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What L.A.'s Mumps Outbreak Tells Us About Our Vaccine Policies

Kids need to be vaccinated and adult travelers need booster shots.

Los Angeles County has been suffering a mumps outbreak since the beginning of the year, with more than 40 Angelenos falling sick.

Most cases of mumps aren't dangerous—people may get a fever, fatigue, and swelling in their salivary glands. But in rare cases, mumps can cause testicular swelling and infertility in men, and complicate pregnancies. The Los Angeles County public-health department sent out a note late last week asking doctors to tell their patients who might be infected to stay away from public spaces, and to report cases to their local health department. (There's no mandatory rule to report mumps.) Mumps spreads in close quarters, such as gyms or bars. While the M.M.R. immunization, which most Americans get as children, protects against mumps, its effects tend to fade once people hit their 30s and 40s.

Unlike other recent outbreaks of vaccine-preventable diseases—such as the rash of measles among Somali Americans in Minnesota, who had been told by activists that vaccines cause autism, which is untrue—L.A.'s mumps cases aren't directly attributable to the anti-vaccine movement. The affected in this case are adults, not children whose parents have refused vaccinations, and the United States' adult vaccination rate is high. In addition, it's not clear whether mumps has become more common in America since anti-vaccine activists gained traction. It might be that new tools for diagnosing mumps have made identifying the disease easier, says Jeffrey Klausner, a doctor who studies infectious diseases at the University of California–Los Angeles. (In contrast, measles in the U.S. is clearly on the rise because of pockets of parents who don't immunize their children.)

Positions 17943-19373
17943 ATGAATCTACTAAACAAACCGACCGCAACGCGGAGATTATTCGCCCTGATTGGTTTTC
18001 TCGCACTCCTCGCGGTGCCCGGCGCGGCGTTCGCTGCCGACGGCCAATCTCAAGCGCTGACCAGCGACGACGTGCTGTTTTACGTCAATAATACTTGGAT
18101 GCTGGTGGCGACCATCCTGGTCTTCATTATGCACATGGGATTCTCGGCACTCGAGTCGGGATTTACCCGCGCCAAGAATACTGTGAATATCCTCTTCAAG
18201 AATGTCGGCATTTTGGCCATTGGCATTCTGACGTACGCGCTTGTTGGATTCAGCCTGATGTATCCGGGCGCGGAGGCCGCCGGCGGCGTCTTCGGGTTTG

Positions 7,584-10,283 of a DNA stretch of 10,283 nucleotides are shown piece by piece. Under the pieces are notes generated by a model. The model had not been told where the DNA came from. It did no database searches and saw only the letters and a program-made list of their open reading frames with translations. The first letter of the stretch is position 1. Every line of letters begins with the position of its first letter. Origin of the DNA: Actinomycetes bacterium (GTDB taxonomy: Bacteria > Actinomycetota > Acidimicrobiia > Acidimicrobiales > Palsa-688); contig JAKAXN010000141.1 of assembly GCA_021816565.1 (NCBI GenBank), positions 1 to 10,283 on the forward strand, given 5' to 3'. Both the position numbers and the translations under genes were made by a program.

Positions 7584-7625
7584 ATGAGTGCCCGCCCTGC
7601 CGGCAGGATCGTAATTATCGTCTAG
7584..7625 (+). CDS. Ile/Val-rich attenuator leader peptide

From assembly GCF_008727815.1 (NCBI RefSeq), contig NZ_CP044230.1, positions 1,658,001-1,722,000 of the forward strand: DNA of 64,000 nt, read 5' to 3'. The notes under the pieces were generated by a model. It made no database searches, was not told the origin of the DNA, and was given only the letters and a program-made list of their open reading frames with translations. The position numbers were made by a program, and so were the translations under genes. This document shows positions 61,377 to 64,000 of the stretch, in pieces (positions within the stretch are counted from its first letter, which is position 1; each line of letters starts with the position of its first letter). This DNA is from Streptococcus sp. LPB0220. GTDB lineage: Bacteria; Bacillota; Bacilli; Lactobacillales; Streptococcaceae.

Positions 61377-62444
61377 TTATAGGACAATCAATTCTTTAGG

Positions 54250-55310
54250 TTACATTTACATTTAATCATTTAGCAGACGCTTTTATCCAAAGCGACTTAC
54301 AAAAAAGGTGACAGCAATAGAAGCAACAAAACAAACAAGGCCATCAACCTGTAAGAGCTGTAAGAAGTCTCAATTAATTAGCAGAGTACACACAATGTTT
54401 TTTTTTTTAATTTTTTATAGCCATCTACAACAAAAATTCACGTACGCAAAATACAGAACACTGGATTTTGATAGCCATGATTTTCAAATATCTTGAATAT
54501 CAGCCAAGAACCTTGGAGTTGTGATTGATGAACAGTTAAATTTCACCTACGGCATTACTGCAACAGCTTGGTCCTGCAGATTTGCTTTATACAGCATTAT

Still, L.A.'s mumps outbreak points to some public-health needs, Klausner says.

Americans are traveling internationally much more than they did 20 years ago, and they might be bringing mumps into the U.S. from destinations where immunization rates are low. "When people are going on a trip, it's important to make sure that their routine vaccinations, like measles, mumps, and rubella, are up to date," he says. Adults can get a booster shot before heading abroad.

Children should also continue to be vaccinated on time, as it's clear vaccine-preventable illnesses are still circulating. California's kindergartner immunization rates, which had been falling since the anti-vaccine movement was founded in the late '90s, started shooting back up after a big measles outbreak in Disneyland prompted the state to pass a stricter law against school immunization exemptions.

Klausner has an unique idea for preventing outbreaks in the future: He wants to see more doctors report to the state's vaccine registry, which is voluntary. If they did, any Californian who walks into her local CVS or Walgreens that offers booster shots could have the pharmacist check she's up to date. She can then fill in what's missing right there. "It's achievable, but we haven't really seen the political will to make that happen," he says.